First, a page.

Tuesday, May 4, 2021

The Harlem Chamber Players announce "Pity These Ashes: Tulsa 1921-2021," a Juneteenth streamed concert

TThe Harlem Chamber Players 


Pity These Ashes: Tulsa 1921-2021

a Juneteenth streamed concert 

commemorating the 100th 

anniversary of the Tulsa Race 

Massacre, in partnership with 

The Greene Space at WQXR 

and WNYC, Harlem Stage, and  

the Harlem School of the Arts

The digital event will feature the world premiere of Adolphus Hailstork’s Tulsa 1921 (Pity These Ashes, Pity This Dust), as well as compositions by Jessie Montgomery, Alice Coltrane, and
Trevor Weston.

The performance will include soloists mezzo-soprano 

J’Nai Bridges, violinist Jessica (Lady Jess) 

McJunkins, WQXR host and author Terrance 

McKnight, harpist Ashley Jackson, and 

conductor Amadi Azikiwe leading 

the Harlem Chamber Players.

(New York, NY) - May 3, 2021 - The Harlem Chamber Players announce Pity These Ashes: Tulsa 1921-2021, an online concert program on Juneteenth, to be held on June 19, 2021 at 7:00 PM, in partnership with The Greene Space at WQXR and WNYC, Harlem Stage, and the Harlem School of the Arts

The program will feature the world premiere of TULSA 1921 (Pity These Ashes, Pity This Dust) by Dr. Adolphus Hailstork, commissioned in commemoration of the 100th anniversary of the Tulsa Race Massacre, with a libretto by Dr. Herbert Woodward Martin. The concert will also include performances of Starburst by Jessie Montgomery, Prema by Alice Coltrane, and The People Could Fly by Trevor Weston.

The event will be filmed and broadcast from The Greene Space at WQXR and WNYC and will feature mezzo-soprano J’Nai Bridges, WQXR host and author Terrance McKnight, violinist Jessica (Lady Jess) McJunkins, conductor Amadi Azikiwe, harpist Ashley Jackson, as well as musicians from The Harlem Chamber Players. 

Liz Player, founder of the Harlem Chamber Players, said of the program: “Our wish for this program is to use music to confront our painful past that has been buried from us for too long. These brilliant works by Black composers - underrepresented in the classical music canon - tell a story of endurance and resilience, and we hope it helps people to move forward and heal.”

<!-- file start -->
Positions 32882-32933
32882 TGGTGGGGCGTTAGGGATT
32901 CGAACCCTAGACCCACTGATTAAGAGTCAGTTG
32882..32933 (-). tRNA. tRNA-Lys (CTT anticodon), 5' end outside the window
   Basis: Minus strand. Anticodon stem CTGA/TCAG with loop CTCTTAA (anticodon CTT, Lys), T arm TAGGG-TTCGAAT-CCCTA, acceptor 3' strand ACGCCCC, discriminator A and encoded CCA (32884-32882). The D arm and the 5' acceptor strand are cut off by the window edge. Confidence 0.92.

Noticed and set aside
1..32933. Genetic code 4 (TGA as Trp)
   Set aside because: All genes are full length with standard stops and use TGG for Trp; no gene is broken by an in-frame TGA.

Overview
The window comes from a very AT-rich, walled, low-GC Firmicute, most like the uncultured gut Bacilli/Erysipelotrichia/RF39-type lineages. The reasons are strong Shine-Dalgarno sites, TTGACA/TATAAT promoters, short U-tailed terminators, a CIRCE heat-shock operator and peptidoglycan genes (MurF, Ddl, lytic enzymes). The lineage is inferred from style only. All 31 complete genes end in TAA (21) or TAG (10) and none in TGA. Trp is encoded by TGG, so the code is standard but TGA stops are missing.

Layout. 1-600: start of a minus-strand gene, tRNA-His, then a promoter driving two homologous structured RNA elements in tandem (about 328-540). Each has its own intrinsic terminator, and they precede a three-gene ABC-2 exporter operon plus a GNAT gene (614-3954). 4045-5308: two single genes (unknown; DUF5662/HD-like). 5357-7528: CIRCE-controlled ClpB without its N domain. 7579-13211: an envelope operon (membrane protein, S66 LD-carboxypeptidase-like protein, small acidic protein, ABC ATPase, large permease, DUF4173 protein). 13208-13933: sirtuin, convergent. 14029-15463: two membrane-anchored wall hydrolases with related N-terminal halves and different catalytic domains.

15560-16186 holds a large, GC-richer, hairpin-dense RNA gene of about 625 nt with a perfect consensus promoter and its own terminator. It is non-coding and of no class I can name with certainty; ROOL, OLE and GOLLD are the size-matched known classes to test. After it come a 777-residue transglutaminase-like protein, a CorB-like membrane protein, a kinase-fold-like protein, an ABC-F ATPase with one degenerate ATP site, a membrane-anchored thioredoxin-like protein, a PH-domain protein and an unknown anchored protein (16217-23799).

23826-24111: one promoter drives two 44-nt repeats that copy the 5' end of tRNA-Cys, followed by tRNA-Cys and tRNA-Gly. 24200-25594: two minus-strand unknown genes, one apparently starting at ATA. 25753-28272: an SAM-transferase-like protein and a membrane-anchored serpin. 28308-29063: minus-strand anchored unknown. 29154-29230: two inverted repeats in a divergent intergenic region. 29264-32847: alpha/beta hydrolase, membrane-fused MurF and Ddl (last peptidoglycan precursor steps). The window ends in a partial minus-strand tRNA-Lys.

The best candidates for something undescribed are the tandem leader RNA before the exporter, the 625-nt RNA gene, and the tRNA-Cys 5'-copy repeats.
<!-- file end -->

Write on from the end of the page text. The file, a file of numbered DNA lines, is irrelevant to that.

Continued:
Pat Cruz, Harlem Stage Artistic Director and CEO, added: "The intersection of art and social justice is at the very foundation of Harlem Stage. We are so pleased to partner on this critical work that shines a light on truth and injustice, and showcases the immense, diverse talent of artists of color."


JESSIE MONTGOMERY Starburst for String Orchestra

ALICE COLTRANE Prema for Solo Harp and Strings

ADOLPHUS HAILSTORK TULSA 1921 (Pity These Ashes, Pity This Dust) for Mezzo-Soprano and Orchestra (World Premiere) with libretto by Dr. Herbert Woodward Martin

TREVOR WESTON The People Could Fly for Narrator, Solo Violin, and String Orchestra


Amadi Azikiwe, Conductor 
J’Nai Bridges, Mezzo-Soprano 

Terrance McKnight, Narrator 
Jessica (Lady Jess) McJunkins, Violin
Ashley Jackson, Harp

About The Harlem Chamber Players

The Harlem Chamber Players is an ethnically diverse collective of professional musicians dedicated to bringing high-caliber, affordable and accessible live classical music to people in the Harlem community and beyond. In addition, The Harlem Chamber Players seek to build an audience for classical music in general through community and educational outreach, as well as through collaborations with Harlem's other arts organizations, schools and cultural institutions, while creating opportunities for classically trained musicians of color.

About The Jerome L. Greene Performance Space

The Greene Space is the street-level broadcast studio and performance venue of WNYC and WQXR, channeling the collective genius in New York City to create forward-looking live art, theater, and journalism that sparks change. It brings audiences to the intersection of art and politics by leading courageous conversations and curating performances of intense beauty that are deeply rooted locally but relevant to audiences globally. 

About Harlem Stage

Harlem Stage is the performing arts center that bridges Harlem’s cultural legacy to contemporary artists of color and dares to provide the artistic freedom that gives birth to new ideas. For nearly 40 years, Harlem Stage has stood at the intersection of art and social justice with a singular mission to perpetuate and celebrate the unique and diverse artistic legacy of Harlem and the indelible impression it has made on American culture. We provide opportunity, commissioning and support for artists of color, make performances easily accessible to all audiences and introduce children to the rich diversity, excitement, and inspiration of the performing arts.

About Harlem School of the Arts, the Herb Alpert Center

New York City’s premier community arts institution, the Harlem School of the Arts at the Herb Alpert Center stands uniquely apart as the sole provider of arts education in four disciplines: music, dance, theatre, and art & design, all within our award-winning 37,000 square foot facility. The School’s reputation for artistic rigor and excellence attracts students of diverse socio-economic and ethnic backgrounds from the five New York City boroughs as well as Westchester County and the tri-state area, which includes Connecticut and New Jersey. HSA’s alumni and faculty are counted among the most talented leaders in the arts.  
For over 50-years HSA has enriched the lives of tens of thousands of people through world-class training in the arts. HSA offers its students the freedom to find and develop the artist and citizen within themselves in an environment that teaches discipline, stimulates creativity, builds self-confidence, and adds a dimension of beauty to their lives, empowering them to become creative thinkers and innovative leaders of tomorrow.

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